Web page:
Many believe it’s necessary to count calories to achieve weight loss. They may have decided that they “need to have 500 calories for each meal” or are “trying to stick to 1200 calories each day.” The may also follow an exact daily diet plan.
A healthy, daily diet (with foods from each of the food groups) should include:
Choices within each food group are endless. When I explain to clients, that this is the amount of food their body needs, they usually gasp and reply “That’s a lot of food!”. Their approach is to “cut back on calories” in order to lose weight.
But what happens when we use calories to guide us:
We want our bodies to adhere to a predefined amount of calories for each meal
We expect that an imposed number of calories (which is usually a fraction of what we require), will make us feel full.
For this type of diet plan to work, it requires two underlying assumptions:
There are no grades of hunger i.e. we feel equally hungry with every meal and therefore require the same amount of calories every day.
This predetermined amount of calories for each meal will always be equally satisfying and filling.
Let’s think for a moment whether these assumptions sound plausible.
First, we are not robots and can't be pre-programmed to be satisfied with a fixed amount of calories day in day out. To eat a predetermined amount of calories would mean over eating when we are less hungry and vice versa.
Second, not all calories are equally filling. There are a number of factors that impact on the amount of food we eat. One jumbo egg and 4 Cruskits contain 100 calories. Which one would keep you feeling fuller for longer? The egg, right? The more a food needs to be chewed, the more likely it is to keep us feeling full for longer.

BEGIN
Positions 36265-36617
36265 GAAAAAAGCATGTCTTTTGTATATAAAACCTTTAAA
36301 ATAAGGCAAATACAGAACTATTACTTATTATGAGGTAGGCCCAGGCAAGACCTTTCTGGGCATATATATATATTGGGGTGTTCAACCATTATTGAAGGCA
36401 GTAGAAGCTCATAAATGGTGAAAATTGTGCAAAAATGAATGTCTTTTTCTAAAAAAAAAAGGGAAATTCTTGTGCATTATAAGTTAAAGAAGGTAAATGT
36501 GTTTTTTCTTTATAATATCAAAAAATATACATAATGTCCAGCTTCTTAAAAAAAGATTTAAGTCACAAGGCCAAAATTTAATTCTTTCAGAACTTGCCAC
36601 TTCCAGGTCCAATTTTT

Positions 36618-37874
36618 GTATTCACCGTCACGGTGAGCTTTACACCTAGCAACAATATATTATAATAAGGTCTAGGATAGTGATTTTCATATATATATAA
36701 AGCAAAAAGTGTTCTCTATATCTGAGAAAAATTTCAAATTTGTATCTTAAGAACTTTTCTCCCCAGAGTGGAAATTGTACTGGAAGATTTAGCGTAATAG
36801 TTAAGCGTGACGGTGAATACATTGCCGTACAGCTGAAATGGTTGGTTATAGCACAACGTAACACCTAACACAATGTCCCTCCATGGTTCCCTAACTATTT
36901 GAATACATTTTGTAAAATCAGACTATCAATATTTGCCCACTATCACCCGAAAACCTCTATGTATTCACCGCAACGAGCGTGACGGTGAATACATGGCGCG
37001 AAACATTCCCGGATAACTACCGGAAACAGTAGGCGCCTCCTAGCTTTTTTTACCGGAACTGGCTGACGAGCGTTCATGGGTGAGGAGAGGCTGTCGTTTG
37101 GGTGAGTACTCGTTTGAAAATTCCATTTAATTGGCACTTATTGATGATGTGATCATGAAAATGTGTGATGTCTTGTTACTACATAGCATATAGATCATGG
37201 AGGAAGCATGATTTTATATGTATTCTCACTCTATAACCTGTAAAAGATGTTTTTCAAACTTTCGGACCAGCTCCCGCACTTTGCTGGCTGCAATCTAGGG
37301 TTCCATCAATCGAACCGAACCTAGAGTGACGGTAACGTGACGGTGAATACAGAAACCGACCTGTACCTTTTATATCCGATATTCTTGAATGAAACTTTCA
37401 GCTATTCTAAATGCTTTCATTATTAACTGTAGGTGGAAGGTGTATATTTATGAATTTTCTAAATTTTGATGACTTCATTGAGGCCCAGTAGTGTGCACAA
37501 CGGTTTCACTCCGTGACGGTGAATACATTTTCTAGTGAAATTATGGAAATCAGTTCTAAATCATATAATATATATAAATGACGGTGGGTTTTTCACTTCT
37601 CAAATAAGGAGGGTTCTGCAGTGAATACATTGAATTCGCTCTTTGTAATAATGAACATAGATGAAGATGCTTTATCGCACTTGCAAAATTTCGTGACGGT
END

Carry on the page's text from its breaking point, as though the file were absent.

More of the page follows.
Compare a large apple with a 250ml Tetra Pak of juice. Both have 100 calories, yet the apple provides a greater feeling of fullness. Our body is ‘blind’ to liquid calories, so the juice is likely to be forgotten in a matter of minutes and leave us wanting to eat more. The texture of a food can also affect the amount we eat. What would be more filling – an average sized cooked potato or a single 20g packet of Multipack Potato Chips? And again, both contain 100 calories. These examples show that we simply can’t rely on calories to regulate our eating.
The amount of calories does not equate to fullness. Our body does not ask for food if it is not hungry. Our body does not ask for food if it is full. We eat according to appetite and we stop according to fullness. Not because of calories.
For more help with ditching calorie counting and enjoying natural eating, contact Eatwiser.
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